Those who were outside the room would keep knocking, trying to get in–to peer and to color him purple. They did not realize that time was an abstraction–and there was no time and if there was, they were out of time. His room had no clocks. Just walls which seemed perturbed. And still–there was knocking on the door–they could enter, for the door was not locked and they would stop momentarily and start knocking again.

He did not know anymore–whether it was day or night? Summer or winter? Whether he was or he wasn’t–for he had no mirrors or music or color. He was a vivid figure, a shapeless form who was stuck in a room–that was not even a room but a block.

The storm had taken over him. There was lightening and thunder. And anger and wrath. All, everyone spoke to him in were languages unknown and foreign to him. And he never knew what it all meant. Because he was a paroxysm of empty unhinged feelings.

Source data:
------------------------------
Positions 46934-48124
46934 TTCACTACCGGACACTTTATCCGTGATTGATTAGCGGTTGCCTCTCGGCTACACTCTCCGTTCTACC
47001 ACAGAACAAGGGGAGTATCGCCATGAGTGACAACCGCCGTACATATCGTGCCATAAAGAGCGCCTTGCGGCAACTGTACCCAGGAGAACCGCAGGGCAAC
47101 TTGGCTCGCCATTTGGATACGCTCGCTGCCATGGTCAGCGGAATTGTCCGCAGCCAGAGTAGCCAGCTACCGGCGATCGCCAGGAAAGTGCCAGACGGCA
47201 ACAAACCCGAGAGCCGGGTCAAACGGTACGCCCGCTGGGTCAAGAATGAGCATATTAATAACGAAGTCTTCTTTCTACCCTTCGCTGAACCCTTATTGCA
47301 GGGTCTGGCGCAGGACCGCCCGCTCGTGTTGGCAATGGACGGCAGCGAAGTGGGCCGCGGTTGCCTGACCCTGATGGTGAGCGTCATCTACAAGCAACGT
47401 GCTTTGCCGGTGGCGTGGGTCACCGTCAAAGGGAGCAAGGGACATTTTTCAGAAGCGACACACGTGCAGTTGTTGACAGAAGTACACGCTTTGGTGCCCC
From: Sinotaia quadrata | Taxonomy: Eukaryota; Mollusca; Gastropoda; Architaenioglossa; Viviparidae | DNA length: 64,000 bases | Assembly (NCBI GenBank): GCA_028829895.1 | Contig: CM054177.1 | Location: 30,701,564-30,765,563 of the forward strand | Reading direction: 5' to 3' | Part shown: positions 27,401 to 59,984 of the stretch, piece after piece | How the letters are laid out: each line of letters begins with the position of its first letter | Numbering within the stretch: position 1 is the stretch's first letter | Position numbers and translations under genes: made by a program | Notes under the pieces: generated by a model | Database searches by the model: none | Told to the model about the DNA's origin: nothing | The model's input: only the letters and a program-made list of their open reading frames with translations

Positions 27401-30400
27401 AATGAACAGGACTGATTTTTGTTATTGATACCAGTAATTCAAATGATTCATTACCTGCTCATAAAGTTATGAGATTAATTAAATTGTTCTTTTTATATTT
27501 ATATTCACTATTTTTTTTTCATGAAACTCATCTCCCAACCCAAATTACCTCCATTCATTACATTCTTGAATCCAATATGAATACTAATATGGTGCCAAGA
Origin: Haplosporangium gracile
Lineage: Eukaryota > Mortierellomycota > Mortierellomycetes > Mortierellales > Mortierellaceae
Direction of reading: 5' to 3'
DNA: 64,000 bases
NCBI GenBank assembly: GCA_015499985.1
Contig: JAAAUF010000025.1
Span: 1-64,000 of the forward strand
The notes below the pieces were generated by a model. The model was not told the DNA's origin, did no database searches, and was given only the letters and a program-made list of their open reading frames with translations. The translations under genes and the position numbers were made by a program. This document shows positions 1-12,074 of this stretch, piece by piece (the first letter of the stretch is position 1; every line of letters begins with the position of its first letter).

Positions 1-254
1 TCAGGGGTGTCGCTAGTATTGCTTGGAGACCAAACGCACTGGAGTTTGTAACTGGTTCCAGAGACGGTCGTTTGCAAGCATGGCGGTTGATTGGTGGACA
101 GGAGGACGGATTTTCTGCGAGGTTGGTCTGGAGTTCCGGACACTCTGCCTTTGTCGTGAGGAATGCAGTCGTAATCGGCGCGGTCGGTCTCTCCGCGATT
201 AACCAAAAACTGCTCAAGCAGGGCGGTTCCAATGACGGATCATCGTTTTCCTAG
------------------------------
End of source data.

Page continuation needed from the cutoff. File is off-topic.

And every day, before waking up–he would see choirs and songs and bards–and roses on tall trees. There were paintings of naked Greek women and Roman men–and orgies of filthy rabid dogs. Angels sang hymns about the absence…the great Absence. Regret lamented and Glory prayed. And on a rusty bench–a red haired girl sat and kept staring dead at the horizon. And she would always wait for him to come and she would wait for him to leave. So he sits in the yellow train and passes the hazy shadows and pastel colored buildings but the train always goes in circles…

He would wake up in sweats–in the room which is not even a room but a block of clay. And there is smoke around him–and a thousand fireflies dancing above him suffocating him. And from outside the door are noises–unfiltered laughter and conversation. And he does not understand what it all means.

It is a story like all stories. No one enters it and no one ever leaves.